ENGL 299 C (Winter 2014)
ENGL 299 C (Winter 2014)
[last revised on March 11, 2014]
This syllabus and many other files used in this course are based on materials previously developed by Brian Buchwitz. I am grateful to Dr. Buchwitz for sharing his resources so generously.
Description: ENGL 299C: Intermediate Interdisciplinary Writing for the Natural Sciences (instructor: Greg Crowther) is linked with BIOL 220A: Introductory Biology (instructors: Jessica McAbee and Tom Daniel). Although the two courses complement each other, they have distinct goals, instructors, activities, and assessments. Our focus in ENGL 299C is on the creation and communication of knowledge in science through writing. We will (1) read and analyze biology texts and (2) outline, draft, comment on, and revise our writings as biologists do.
Why might you want to take this course?
- To improve your ability to write about biology and other topics.
- To improve your ability to read papers about biology and other topics.
- To enhance your understanding of BIOL 220.
- To receive "C" or "W" credits toward graduating from UW.
Learning goals: (common to all Interdisciplinary Writing Program courses!)
- Read texts by academic and professional participants in the discipline, identifying these writers' purposes and recognizing rhetorical principles that underlie genres in the field.
- Analyze writing tasks assigned in a disciplinary context.
- Identify and generate material relevant to discipline-based paper assignments; draft and revise arguments as a participant in your disciplinary context; and respond to arguments by other participants.
- Use critical comments on your work, and writing activity itself, to extend and refine your thinking.
- Grasp, employ, and pursue implications of new learning in the discipline lecture course (i.e., BIOL 220).
- Become more fully aware of the factors that affect your success in reading and writing. (The fancy term for this is “metacognition.”)
How exactly will this course help me improve my writing?
Here is one framework for thinking about effective writing:
Each of the 3 big-picture GOALS can be hard to define and hard to achieve. However, good HABITS allow progress toward SUB-GOALS, which in turn bring the GOALS into reach.
We encourage good habits through frequent "low-stakes" homework and in-class exercises. "Low stakes" means that these exercises are graded gently and/or have a very small impact on your final grade.
- Participate fully in course activities. This includes preparing for class, asking questions and contributing during class, and completing assignments on time and with your best effort.
- Show respect for all individuals and demonstrate responsibility in groups. Many activities in science and writing are collaborative in nature.
- Take advantage of opportunities to incorporate feedback and to grow as a scientist and writer.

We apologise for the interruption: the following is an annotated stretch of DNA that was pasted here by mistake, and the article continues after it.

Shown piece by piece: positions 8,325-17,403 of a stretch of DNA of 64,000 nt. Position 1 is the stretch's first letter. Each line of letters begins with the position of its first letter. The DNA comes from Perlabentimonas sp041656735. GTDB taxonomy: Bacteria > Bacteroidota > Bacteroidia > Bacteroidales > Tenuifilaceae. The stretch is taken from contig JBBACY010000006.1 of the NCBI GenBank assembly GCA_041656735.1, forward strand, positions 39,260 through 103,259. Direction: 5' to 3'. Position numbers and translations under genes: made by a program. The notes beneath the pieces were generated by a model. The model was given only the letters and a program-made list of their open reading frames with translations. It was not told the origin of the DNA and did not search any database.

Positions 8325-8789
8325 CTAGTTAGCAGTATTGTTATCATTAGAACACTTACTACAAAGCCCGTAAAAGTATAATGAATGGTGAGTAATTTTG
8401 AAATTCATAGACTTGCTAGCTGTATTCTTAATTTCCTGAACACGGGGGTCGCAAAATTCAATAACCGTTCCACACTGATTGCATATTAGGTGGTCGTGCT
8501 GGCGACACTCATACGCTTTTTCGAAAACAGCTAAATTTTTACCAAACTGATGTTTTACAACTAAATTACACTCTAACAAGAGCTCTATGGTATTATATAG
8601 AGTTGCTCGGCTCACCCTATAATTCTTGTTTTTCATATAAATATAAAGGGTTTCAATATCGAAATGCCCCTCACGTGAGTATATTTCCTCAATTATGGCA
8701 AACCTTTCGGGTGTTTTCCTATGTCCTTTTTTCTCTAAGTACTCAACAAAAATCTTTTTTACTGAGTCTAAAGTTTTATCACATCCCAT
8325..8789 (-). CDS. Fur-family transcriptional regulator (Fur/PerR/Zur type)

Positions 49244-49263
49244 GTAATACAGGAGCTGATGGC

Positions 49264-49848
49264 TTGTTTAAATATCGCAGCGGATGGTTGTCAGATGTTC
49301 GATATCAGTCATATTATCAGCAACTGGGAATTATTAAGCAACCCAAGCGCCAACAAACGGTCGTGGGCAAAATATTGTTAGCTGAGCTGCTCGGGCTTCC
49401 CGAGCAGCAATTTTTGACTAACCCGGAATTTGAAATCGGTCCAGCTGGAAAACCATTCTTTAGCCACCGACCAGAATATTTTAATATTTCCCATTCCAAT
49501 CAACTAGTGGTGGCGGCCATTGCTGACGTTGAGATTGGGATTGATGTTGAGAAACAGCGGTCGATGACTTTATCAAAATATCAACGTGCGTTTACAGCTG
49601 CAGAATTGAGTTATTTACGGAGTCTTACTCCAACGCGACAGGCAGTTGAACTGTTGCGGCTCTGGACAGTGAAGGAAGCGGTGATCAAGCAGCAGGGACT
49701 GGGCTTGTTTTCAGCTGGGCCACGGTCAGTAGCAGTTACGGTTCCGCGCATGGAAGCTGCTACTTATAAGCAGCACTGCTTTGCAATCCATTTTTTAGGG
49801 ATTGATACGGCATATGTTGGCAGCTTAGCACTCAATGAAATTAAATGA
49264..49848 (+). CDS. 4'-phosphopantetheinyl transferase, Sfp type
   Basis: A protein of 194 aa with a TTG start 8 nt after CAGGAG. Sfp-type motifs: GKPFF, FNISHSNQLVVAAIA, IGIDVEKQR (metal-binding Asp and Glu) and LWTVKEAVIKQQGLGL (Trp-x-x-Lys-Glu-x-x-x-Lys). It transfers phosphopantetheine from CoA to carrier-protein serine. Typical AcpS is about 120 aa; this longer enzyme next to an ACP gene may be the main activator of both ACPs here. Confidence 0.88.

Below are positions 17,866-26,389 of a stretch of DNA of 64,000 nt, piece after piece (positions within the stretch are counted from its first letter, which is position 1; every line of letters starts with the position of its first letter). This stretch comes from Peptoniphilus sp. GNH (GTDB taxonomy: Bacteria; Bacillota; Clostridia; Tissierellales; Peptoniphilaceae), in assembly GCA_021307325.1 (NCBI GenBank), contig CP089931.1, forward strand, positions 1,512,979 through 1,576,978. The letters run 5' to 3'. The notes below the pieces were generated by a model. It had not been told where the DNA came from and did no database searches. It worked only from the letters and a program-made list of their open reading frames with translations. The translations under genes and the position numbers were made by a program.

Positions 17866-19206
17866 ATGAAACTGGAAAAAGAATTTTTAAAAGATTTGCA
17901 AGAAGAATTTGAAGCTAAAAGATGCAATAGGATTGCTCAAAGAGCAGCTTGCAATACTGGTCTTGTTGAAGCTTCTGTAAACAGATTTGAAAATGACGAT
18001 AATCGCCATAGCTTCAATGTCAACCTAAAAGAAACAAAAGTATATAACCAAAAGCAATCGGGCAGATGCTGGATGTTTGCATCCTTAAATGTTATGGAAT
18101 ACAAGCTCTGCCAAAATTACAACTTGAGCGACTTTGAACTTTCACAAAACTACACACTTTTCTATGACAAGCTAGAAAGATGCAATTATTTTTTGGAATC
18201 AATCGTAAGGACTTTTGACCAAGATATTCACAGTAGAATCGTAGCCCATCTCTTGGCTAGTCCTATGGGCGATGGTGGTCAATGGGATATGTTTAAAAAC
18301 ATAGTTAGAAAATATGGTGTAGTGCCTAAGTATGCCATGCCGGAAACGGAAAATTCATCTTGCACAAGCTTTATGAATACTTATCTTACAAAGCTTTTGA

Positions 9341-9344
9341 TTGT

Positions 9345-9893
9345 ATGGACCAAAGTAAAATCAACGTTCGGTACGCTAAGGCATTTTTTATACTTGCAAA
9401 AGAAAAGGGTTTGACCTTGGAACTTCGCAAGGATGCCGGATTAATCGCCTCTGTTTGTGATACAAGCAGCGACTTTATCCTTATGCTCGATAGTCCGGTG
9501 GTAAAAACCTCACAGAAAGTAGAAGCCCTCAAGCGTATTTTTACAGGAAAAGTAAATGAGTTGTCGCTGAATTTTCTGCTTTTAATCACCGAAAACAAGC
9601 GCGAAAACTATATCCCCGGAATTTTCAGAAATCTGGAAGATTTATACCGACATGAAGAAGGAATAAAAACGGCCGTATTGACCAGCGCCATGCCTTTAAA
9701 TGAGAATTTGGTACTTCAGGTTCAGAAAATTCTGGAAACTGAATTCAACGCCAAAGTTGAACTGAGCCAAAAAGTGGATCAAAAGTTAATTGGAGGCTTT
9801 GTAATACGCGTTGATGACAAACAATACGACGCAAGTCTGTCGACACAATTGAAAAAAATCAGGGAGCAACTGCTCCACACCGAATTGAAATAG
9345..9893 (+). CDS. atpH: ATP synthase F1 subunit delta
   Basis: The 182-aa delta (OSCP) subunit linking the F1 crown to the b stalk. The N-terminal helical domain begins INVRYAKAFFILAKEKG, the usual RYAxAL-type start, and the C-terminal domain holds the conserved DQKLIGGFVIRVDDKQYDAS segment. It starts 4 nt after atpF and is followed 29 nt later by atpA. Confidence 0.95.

- Communicate clearly and regularly with peers and the instructor.
- Conduct yourself with academic honesty. Do not deprive yourself of opportunities to learn.
Website and assignments: Check the course website (https://canvas.uw.edu/courses/881524) and your email regularly for announcements and assignments. You will submit some assignments electronically using UW Canvas. Additional instructions will be provided by the instructor.
- A Pocket Style Manual (Sixth Edition) by Diana Hacker and Nancy Sommers
- Biological Science (Fourth Edition) by Scott Freeman
- Classes: Mondays, Wednesdays, and Fridays, 10:30-11:20 AM, Bloedel 286.
- Conferences: By appointment.
- Office Hours: Mondays, Wednesdays, and Fridays, 9:00-10:15 AM, Padelford B-26, and by appointment. (Some appointments may be in room E691 of 750 Republican St. at the south end of Lake Union.) Please note that all questions and requests for help with ENGL 299C should be directed to Dr. Crowther. BIOL 220 instructors and teaching assistants are not responsible for ENGL 299C and should not be consulted about ENGL 299C, simply because their BIOL 220 duties keep them plenty busy already!
Participation: In-class activities cannot be completed at another time. If you are unable to participate in class due to an illness, family emergency, or UW-recognized event, email the instructor before class or as soon as possible. An excused absence from participation may require appropriate documentation.
Grading: Your final grade will be determined from three papers (collectively worth 70% of your grade) and homework and participation (collectively worth 30%). You must retain all course materials, including in-class activities, assignments, and comments.
Additional resources: Check the Pages section of the course website for guides to Avoiding Plagiarism, Collaborating Online, Searching for Scientific Literature, and Supporting Your Learning & Writing.
Organization and schedule of topics and homework: This course consists of four modules: (1) Preliminaries, (2) Writing a ScienceNOW Article, (3) Writing a Scientific Journal Article, and (4) Peer-Reviewing a Scientific Journal Article. Modules 2 through 4 include the drafting and revision of a 3- to 5- page paper. The daily schedule of activities and assignments will be adjusted and revealed as the quarter progresses, but key dates are shown in the calendar.
The syllabus page shows a table-oriented view of the course schedule, and the basics of course grading. You can add any other comments, notes, or thoughts you have about the course structure, course policies or anything else.
To add some comments, click the "Edit" link at the top.